For millions, just having an iPhone qualifies as having a high-end camera. Don't believe me? Look at the data on Flickr:
Apple's (NASDAQ:AAPL) iPhone -- specifically, the iPhone 6 -- is by far the most popular device for sharing images to Flickr. Canon's point-and-shoot cameras rank third behind the various smartphone models offered by Samsung. To me, that signals a business opportunity for the Mac maker. Here's why.
What smartphones offer that point-and-shoot cameras don't
Convenience is what makes smartphones popular for taking and sharing photos. There's no card to swap out or unload when it's time to take a new round of photos. Instead, Apple allows anyone with an iPhone to back up and manage their entire library of photos in iCloud. Google has a similar system via Drive. There's also Dropbox, Box, OneDrive, and plenty more cloud services that make it easy to store photos online.
Point-and-shoot cameras don't work this way, but they should. Think of how convenient it would be to instantly back up every shot for later review and editing.
Some companies have tried addressing this market by creating lower-cost cameras that include onboard Wi-Fi. Yet those models lack the heft and features of a D-SLR [digital single-lens reflex] camera. Apple could fill the gap with a camera fit for the pro photographers who already buy Macs in droves and use professional editing software.
Tapping into a titanic market
Apple would have to get the product right to win customers, of course. Yet it's worth the attempt. According to TechNavio, photographers already capture some 400 billion images annually. Consequently, they expect the market for digital cameras to grow by 16.17% annually in the five years from 2013 to 2018.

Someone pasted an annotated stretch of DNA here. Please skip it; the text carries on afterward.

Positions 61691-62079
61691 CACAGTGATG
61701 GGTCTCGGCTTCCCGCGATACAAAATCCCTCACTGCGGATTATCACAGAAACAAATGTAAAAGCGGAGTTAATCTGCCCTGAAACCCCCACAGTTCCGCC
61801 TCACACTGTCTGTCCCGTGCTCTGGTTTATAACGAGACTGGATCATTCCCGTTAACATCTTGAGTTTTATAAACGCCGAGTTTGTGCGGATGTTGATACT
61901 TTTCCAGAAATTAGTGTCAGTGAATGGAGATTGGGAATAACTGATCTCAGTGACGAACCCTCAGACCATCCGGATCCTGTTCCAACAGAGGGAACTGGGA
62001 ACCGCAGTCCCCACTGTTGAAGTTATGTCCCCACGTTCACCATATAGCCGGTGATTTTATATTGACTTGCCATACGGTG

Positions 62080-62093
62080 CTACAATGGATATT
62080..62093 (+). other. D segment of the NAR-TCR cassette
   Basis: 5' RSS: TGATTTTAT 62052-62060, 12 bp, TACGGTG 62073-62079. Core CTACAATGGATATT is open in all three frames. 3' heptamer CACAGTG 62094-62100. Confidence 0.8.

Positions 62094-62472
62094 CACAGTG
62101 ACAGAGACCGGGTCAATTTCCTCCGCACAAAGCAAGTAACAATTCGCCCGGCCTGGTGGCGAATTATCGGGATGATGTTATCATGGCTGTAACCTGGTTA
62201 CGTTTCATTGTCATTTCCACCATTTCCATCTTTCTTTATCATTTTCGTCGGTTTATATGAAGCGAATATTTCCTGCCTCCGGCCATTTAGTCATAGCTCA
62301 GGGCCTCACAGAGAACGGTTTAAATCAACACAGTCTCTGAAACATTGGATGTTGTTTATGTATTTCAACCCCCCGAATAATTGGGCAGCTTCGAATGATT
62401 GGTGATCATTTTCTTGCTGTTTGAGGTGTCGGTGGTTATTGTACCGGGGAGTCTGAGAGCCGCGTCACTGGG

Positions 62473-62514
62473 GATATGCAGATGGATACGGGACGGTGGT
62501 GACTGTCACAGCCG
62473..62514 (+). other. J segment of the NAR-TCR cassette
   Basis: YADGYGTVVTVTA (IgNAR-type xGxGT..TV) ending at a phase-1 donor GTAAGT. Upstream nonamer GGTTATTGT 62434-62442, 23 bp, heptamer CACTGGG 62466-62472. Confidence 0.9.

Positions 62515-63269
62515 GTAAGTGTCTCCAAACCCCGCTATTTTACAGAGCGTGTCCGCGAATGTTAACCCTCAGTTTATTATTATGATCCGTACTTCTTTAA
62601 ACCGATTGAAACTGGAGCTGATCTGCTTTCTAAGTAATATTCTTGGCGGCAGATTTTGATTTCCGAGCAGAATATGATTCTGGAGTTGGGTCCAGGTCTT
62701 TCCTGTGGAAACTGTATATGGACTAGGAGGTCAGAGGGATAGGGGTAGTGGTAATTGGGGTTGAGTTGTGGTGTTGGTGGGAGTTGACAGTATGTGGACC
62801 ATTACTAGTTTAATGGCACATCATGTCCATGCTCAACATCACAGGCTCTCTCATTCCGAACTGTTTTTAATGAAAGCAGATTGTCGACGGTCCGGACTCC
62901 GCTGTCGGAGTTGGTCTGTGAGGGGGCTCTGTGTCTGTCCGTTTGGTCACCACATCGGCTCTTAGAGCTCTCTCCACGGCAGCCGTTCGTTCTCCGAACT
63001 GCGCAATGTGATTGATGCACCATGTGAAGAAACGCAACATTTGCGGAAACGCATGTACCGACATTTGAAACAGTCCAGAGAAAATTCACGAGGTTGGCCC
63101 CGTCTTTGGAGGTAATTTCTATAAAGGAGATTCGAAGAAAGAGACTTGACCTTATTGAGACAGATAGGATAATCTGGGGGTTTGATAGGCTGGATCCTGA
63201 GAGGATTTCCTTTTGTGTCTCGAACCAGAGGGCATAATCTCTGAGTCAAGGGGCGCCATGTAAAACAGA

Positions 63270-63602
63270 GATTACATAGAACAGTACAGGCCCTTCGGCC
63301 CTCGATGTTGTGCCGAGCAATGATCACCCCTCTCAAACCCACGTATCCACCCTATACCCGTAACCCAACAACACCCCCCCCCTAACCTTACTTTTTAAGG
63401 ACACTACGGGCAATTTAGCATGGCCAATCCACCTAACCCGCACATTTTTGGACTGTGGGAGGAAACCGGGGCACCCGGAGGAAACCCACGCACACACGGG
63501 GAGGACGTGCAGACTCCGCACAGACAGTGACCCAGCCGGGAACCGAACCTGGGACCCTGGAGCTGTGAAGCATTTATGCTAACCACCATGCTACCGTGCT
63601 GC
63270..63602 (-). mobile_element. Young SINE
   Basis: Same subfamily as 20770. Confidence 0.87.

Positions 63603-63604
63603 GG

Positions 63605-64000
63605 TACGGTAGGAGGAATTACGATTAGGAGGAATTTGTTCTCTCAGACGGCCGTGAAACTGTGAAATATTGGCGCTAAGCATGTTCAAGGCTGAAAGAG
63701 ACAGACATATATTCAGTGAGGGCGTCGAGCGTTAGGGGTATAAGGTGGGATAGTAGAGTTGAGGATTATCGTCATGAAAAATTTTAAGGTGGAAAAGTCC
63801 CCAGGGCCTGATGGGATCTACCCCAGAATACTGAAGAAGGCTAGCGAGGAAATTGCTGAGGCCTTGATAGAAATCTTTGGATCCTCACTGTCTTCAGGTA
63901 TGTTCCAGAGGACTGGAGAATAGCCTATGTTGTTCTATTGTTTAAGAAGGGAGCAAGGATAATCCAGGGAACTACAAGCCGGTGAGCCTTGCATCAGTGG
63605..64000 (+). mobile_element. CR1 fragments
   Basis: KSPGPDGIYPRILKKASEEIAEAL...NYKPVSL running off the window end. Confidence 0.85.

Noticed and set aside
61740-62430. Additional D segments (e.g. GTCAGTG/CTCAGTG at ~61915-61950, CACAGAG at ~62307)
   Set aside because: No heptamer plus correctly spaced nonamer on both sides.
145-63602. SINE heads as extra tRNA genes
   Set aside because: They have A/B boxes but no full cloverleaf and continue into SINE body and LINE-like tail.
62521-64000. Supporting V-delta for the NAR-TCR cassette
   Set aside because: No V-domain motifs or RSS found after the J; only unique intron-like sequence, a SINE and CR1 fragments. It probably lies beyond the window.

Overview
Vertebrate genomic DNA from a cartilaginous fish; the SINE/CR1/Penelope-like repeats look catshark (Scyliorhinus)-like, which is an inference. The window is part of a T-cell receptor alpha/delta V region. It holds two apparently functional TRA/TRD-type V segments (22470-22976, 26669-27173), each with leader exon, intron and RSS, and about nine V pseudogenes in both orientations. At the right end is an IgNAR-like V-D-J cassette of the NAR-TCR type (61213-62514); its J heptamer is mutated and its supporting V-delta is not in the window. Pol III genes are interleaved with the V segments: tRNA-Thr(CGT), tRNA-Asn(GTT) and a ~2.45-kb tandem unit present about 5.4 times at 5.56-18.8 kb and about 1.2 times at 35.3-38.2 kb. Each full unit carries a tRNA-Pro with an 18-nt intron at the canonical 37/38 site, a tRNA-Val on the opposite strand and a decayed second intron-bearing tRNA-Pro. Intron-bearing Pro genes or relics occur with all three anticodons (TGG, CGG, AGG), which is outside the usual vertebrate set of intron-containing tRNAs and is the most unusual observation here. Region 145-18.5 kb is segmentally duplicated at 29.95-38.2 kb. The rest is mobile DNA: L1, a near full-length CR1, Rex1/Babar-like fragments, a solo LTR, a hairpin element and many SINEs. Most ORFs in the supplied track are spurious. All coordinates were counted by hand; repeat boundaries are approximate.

And that's before considering the potential shift created if Apple were to perfect Wi-Fi syncing of images taken with a meaty, professional-grade, branded D-SLR camera. I'd expect the market to accelerate at that point, thanks in no small part to competitors racing to create an alternative -- just as Samsung and others did after Apple released the first iPhone.
A product built for Apple's future in the iCloud
For its part, Apple has neither announced nor hinted at a new D-SLR camera in its labs. The closest thing I've seen is a patent that describes a potential competitor to GoPro's hands-free video cameras. Patently Apple has the details.
So if there's no news of a D-SLR in development, why should anyone believe that point-and-shoot cameras represent a rich market opportunity for Apple? Why should investors pay attention? After all, wasn't it iCloud accounts that were compromised, leading to a series of embarrassing celebrity photo leaks? Yes, and yet we know Apple's investment in the infrastructure behind iCloud -- from servers and security to storage -- is big and growing bigger.
According to a June report from Bloomberg, Apple is in the midst of building a high-speed network and upgrading its data centers to bring content closer to consumers, faster. Analysts expect the iEmpire's infrastructure spending to run into the billions. We don't know which products will benefit from this burgeoning infrastructure, but the plan clearly doesn't begin and end with Apple's current portfolio.